For example: “However luxuriantly he lived in heaven,” Silverman wrote in one passage, “Mather had not lived affluently on earth, and had lost much. What he left behind, as set down in the inventory of his estate, was dingy and mean: pie plates, lumber, a crosscut saw, three old rugs, four old bedsteads, two old oval tables, two old chests of drawers, old china curtains, old quilt, old warming pan, old standing candlestick, red
curtains motheaten, broken stone table, broken fireplace dogs, broken chairs, broken pewter, broken spoons.”

The New York Times praised the book, reporting, “An immense richness is what one feels first of all in reading ‘The Life and Times of Cotton Mather.’ Mr. Silverman has got hold of one of the most colorful men in American history, and he treats Mather with all the awe, sympathy and skepticism that he deserves.”

According to the New Republic, “The author seems virtually to have taken up residence inside Mather’s head and heart and the reader is repeatedly invited to see the world as Mather himself would have done — looking out.”

Mather scholarship, including that sponsored by the Jonathan Edwards Center Germany, has not been uncritical of Silverman’s work. Nevertheless, we owe a great deal to Silverman. He invited readers to think about Mather in all his complexities and contradictions. Generations of scholars accepted that invitation.

The Life and Times of Cotton Mather won the Pultizer and the Bancroft prizes. Silverman, a professor of English at New York University from 1965 to 2001, went on to write biographies of Edgar Allan Poe, Samuel F. B. Morse, John Cage, and Harry Houdini. His biography of Houdini, called Houdini!!! The Career of Ehrich Weiss, American Self-Liberator, Europe’s Eclipsing Sensation, World’s Handcuff King and Prison Breaker — Nothing on Earth Can Hold Houdini a Prisoner!!!, is especially well regarded. At the time of his death, he had completed a new biography of Emma Lazarus.

Silverman had lung cancer and died in New York City on July 7.

— Daniel Silliman

Pennington Award goes to Edwards scholar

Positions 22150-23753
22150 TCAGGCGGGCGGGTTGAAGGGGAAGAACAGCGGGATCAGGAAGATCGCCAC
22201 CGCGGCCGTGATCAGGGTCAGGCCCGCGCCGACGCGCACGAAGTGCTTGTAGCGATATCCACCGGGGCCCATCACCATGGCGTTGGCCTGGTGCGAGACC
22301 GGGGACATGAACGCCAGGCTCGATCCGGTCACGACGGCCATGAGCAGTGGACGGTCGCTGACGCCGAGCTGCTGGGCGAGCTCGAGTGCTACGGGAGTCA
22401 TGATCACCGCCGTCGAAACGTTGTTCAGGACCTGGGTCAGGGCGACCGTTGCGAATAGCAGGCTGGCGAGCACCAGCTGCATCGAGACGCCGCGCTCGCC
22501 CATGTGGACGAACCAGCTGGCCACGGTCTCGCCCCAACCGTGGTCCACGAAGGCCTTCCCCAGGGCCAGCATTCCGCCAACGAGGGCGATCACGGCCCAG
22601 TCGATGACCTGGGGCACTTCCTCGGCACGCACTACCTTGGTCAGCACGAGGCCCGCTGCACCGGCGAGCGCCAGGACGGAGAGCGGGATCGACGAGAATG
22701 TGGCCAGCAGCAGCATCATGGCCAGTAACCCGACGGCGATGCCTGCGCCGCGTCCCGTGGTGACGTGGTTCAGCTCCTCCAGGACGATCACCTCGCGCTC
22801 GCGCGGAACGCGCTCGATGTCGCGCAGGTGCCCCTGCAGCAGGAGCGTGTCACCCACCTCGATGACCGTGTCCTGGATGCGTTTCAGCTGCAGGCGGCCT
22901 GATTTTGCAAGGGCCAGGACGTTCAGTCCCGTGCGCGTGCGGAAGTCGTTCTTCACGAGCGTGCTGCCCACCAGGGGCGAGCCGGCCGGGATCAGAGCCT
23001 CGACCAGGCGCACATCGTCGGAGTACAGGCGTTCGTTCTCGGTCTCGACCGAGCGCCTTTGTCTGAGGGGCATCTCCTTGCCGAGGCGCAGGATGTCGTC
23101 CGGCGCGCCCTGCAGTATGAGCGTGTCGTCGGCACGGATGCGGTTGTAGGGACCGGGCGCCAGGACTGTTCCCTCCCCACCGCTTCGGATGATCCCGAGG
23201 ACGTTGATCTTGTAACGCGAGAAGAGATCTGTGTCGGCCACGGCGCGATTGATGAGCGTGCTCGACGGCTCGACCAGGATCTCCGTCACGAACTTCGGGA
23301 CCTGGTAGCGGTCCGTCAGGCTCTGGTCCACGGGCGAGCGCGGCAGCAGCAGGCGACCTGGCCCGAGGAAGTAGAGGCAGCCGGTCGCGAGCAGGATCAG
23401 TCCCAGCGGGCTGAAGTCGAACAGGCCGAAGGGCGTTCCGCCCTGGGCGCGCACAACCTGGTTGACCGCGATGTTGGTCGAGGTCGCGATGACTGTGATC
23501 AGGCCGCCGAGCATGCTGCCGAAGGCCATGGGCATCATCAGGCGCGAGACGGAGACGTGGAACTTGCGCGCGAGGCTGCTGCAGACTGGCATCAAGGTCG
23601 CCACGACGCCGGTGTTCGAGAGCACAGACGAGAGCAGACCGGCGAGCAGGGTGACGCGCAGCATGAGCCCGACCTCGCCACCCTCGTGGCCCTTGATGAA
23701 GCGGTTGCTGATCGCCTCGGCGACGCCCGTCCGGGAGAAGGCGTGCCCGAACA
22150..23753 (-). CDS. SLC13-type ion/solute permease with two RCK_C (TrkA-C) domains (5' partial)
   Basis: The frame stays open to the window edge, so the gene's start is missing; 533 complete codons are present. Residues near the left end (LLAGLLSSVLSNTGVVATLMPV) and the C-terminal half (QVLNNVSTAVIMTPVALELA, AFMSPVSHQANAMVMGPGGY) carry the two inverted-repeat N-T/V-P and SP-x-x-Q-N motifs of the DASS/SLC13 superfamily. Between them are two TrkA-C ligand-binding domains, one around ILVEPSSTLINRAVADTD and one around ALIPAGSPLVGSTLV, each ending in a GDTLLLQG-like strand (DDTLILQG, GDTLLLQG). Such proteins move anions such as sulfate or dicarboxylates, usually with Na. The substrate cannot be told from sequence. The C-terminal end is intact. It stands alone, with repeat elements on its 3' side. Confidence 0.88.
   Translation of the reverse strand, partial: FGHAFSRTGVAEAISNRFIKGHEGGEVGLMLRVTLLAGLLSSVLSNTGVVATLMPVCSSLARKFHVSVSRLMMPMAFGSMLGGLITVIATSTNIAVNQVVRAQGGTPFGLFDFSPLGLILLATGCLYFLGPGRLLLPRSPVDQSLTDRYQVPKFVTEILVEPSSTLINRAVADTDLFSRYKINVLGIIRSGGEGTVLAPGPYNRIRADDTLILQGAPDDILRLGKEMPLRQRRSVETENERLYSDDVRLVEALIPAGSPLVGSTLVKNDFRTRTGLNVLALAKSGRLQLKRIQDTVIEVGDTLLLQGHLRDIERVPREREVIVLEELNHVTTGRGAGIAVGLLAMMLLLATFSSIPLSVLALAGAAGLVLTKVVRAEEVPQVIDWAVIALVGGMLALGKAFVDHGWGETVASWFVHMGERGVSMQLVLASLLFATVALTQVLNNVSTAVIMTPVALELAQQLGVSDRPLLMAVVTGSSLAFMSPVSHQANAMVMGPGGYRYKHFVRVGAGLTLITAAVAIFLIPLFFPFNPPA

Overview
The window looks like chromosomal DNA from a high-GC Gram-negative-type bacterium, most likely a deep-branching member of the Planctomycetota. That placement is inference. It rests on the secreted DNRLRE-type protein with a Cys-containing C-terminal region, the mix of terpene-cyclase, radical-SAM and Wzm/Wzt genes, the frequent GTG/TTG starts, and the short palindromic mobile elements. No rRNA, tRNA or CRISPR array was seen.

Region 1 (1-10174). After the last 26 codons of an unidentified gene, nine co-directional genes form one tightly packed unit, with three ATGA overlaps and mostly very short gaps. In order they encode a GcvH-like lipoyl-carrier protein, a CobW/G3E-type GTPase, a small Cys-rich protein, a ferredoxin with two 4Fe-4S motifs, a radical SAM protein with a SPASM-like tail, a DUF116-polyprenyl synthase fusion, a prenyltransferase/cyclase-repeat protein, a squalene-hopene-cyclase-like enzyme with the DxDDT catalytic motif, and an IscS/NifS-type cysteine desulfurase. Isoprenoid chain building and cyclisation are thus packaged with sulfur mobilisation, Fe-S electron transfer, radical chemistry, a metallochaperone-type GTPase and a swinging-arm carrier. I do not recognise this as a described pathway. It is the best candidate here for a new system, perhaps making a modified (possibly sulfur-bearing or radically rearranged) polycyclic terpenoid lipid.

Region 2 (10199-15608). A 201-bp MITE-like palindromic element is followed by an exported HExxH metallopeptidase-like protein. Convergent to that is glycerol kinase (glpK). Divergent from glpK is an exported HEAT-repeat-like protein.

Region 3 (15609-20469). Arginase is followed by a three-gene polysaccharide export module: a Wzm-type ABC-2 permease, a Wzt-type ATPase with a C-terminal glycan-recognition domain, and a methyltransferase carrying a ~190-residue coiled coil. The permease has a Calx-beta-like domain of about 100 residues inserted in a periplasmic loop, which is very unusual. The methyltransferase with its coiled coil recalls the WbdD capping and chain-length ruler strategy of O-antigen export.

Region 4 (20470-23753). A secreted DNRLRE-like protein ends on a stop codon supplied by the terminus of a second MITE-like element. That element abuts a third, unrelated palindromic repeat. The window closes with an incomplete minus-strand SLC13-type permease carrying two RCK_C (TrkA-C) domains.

This year’s prestigious James W.C. Pennington Award is going to Harry S. Stout, the Jonathan Edwards Professor of American Christianity at Yale Divinity School and the General Editor of the Works of Jonathan Edwards.

The Heidelberg Center for American Studies and the Faculty of Theology of Heidelberg University give the annual award to one outstanding scholar who has done stellar work on the African-American experience in the Atlantic world. The award is named for the escaped-slave-turned-abolitionist who received a doctorate from Heidelberg University in 1849. The award is funded by the With financial support from the Manfred Lautenschläger Foundation. The first recipient was Albert J. Raboteau. Subsequent awards have gone to Evelyn Brooks Higginbotham, Laurie Maffly-Kipp, William L. Andrews, and John With, Jr. Stout is the sixth recipient.

Stout has written a number of books of interest to Jonathan Edwards scholars, including The New England Soul: Preaching and Religious Culture in Colonial New England, published in 1986 and The Divine Dramatist: George Whitefield and the Rise of Modern Evangelicalism, published in 1991. He has also edited a numerous critical volumes in the study of American religious history, including The Jonathan Edwards ReaderJonathan Edwards and the America Experience (co-edited with Nathan Hatch), Benjamin Franklin Jonathan Edwards, and The Representation of American Culture, (co-edited with Barbara Oberg), Reading in American Religious History, (co-edited with Jon Butler), and Stories of Faith, Stories of America: Religion in United States History (with Randall Balmer and Grant Wacker).

Stout will be speaking at the Heidelberg Center for American Studies on May 17, at 6:15 p.m. The title of his talk is “Lincoln’s God and the Emancipation Proclamation.” The talk is free and open to the public.